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The Impact of Sin

Christians are rapidly walking away from the concept of sin. The word ‘sin’ is a vanishing word.

We are not taking sin seriously. The trend is to substitute more innocuous terms for it. Yes, we will admit personal fault lines and imperfections, but we don’t like to be labeled sinners. We like to blame our failures on genetic, social, psychological, political or religious structures for making us act the way we do. Yet, it takes courage to say, “I take personal responsibility for my sin,” or “I have sinned against a Holy God!”

We need to understand sin is highly destructive. It leads to separation from God, destroys our relationships, and spews out the stain of death to all it touches.

I have been pondering the Adam and Eve story of Genesis 3. This couple was tempted to rebel against God’s command not to touch or eat from the fruit of the Tree of Life. This Tree pulsated with the Life of God. To eat of the Tree would be rebellion against God and a blatant rejection of his love. For the life of me, I can’t figure why persons living in a perfect environment would allow a sliver of doubt, a discontent gnaw at their hearts until they violated all that was true and right in their lives. Yes! The serpent created and exploited their discontent by temptation and persuasion until they did the unthinkable. Yes! They knew eating from this one tree would bring death, but the serpent’s lies became so believable, they acted.

The moment they ate of the Tree of Life, a radical and frightening thing happened. Guilt wracked their consciences because they were suddenly sensitive to right and wrong. Shame drove them to cover their nakedness and hide from God.

The beauty of this story is that while the serpent “said” lies to them, God “called” out in love to them. Sin had left them stained, defensive, and rationalizing their behavior, but God’s love sought restoration. God calling to them in the Garden was a rescue attempt, but they missed the point! Instead of responding to God’s grace, they evaded their responsibility and placed blame for their failure. The issue is not who caused whom to sin, but that they sinned. Period.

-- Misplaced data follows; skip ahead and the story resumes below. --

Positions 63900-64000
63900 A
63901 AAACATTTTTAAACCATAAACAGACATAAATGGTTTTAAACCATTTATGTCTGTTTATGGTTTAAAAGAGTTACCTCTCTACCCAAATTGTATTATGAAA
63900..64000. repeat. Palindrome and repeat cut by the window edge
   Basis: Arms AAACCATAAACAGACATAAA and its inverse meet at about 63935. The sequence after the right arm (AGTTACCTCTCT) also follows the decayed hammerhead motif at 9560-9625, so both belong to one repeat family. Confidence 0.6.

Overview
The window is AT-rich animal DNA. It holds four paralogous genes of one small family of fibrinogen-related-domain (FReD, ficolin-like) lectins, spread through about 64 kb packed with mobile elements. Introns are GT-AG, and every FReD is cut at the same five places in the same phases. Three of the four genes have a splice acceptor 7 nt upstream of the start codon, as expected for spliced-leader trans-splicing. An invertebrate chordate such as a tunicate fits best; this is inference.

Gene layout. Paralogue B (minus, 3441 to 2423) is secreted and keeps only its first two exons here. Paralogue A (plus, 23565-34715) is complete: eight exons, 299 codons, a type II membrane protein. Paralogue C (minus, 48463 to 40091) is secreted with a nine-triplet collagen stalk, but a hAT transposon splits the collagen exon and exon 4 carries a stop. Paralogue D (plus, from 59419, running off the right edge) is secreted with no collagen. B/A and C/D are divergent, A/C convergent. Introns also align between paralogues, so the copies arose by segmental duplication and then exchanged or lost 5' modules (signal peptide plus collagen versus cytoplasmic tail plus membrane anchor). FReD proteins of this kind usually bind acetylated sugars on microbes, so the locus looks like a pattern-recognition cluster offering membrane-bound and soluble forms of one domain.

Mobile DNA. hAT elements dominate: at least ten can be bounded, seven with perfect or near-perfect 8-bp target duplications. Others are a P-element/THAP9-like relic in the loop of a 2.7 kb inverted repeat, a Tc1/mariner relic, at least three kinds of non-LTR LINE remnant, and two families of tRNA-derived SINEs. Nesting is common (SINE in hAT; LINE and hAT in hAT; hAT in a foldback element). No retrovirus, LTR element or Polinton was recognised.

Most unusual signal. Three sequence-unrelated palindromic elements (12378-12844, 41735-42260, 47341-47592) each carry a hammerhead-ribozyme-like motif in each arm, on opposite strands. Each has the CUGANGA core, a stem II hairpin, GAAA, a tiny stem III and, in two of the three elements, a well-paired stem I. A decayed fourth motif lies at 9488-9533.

The proper understanding of sin is critical to the Christian faith. The Apostle Paul grounded his writings in this one concept, “Christ died for our sins in accordance with the Scriptures…” (1 Cor 15:3). The cross is all about our sin. The resurrection is all about our movement out of sin.

As disciples of Jesus, there is no need to hide from or neglect to talk about “sin.” We are not trying to become morbid. We bring sin into the limelight, because sin brings the cross of Christ near. It is because of sin that the gospel is relevant.

The moment I admit my sin failure and cry out for divine help, I am positioned to be forgiven and transformed into a new person. For Christians, the old sin-nature still clings, but in Christ, we are shedding what is destructive for what is life-giving. Thank God, He is still calling to us who are marred by Adam’s weakness. The rescue of Christ Jesus is stronger and the healing of Jesus is better than our greatest weakness in sin.

Here is a thought to ponder … Did Adam and Eve ever realize the destructiveness of their sin? Have you grasped the gravity of your sin? Lump the sin of billions of sinful people, and we can understand why our world is a mess. Ask yourself, “What havoc have my sin contributions wrought?”; “Whom have I slayed with my tongue?”; “Whom have I caused to stumble?” Be a disciple who allows Christ Jesus to break the power of sin in your life.

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